Friday, January 07, 2011

Font, Alpha and Omega

The church where our offices are located keeps a baptismal font near the front of the door to the chapel.  It always has water in it, and the lid hangs on the wall above the font -- in other words, the font is always open.

Whenever I go into the chapel (and I do go in sometimes, when I need a place for quiet prayer), I touch the water.  I like it.  I wish our church  had the same tradition.

I was reading a post by Dr. Todd Strep, who blogs at Wesleyan / Anglican.  He says:

By placing the Font near the entrance to the place of worship, or, in our case (having two entrances), at the back of the center aisle, we symbolize that it is through the waters of baptism that we enter into the Church and become members of the Body of Christ. As we gather to worship, the Font is a witness of God’s grace poured out to us. As we depart to serve, the Font calls us to live out our baptismal faith in the world, to allow the grace of our baptism to “work its way out” in us and to shape us. In both instances, we are reminded that we are not our own. We belong to God.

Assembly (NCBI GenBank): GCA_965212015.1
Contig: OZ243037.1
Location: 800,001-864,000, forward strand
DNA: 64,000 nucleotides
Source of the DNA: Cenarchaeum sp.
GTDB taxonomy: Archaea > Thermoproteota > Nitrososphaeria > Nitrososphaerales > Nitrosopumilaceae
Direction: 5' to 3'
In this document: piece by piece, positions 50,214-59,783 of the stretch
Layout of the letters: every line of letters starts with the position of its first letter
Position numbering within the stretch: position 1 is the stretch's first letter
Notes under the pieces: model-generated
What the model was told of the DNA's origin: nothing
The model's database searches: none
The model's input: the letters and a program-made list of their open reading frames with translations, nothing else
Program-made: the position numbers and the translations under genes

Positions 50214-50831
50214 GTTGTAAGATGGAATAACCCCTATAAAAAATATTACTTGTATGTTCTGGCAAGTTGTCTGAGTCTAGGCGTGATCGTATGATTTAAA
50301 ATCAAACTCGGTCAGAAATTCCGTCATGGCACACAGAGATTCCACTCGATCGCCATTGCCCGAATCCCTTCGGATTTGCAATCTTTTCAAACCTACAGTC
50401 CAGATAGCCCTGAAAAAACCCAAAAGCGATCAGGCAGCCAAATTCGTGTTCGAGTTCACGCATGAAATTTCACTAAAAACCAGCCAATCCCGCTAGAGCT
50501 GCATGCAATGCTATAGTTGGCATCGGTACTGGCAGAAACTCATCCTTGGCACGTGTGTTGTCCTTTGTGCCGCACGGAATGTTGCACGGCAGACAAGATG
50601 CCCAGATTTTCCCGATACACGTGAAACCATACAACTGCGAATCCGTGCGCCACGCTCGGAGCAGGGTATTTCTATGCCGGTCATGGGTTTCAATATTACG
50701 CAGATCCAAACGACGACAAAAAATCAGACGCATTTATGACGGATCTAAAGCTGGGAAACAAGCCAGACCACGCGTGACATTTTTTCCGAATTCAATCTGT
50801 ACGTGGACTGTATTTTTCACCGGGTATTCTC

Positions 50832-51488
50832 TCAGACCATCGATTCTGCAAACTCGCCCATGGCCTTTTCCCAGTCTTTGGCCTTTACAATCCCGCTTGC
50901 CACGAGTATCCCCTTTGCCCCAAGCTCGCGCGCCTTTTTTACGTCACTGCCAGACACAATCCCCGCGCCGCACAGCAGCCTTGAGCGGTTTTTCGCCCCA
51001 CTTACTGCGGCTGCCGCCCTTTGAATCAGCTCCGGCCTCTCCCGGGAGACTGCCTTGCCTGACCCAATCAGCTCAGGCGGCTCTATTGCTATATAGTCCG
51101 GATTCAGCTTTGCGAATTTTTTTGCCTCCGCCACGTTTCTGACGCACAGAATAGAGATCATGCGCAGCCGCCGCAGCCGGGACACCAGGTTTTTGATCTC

I love the idea of the symbolism described for the font in the quote.  We enter through baptism, grace is poured out through baptism and we exit by the font, reminded to live out our baptism.

I wonder what stops us from taking advantage of this beautiful symbolism.  In our church, the font is usually located near the pulpit, out of the way of the crowd, with the lid on, and with no water.  What does that symbolize? 

The picture above was an altar I arranged for last year's Baptism of the Lord worship service.



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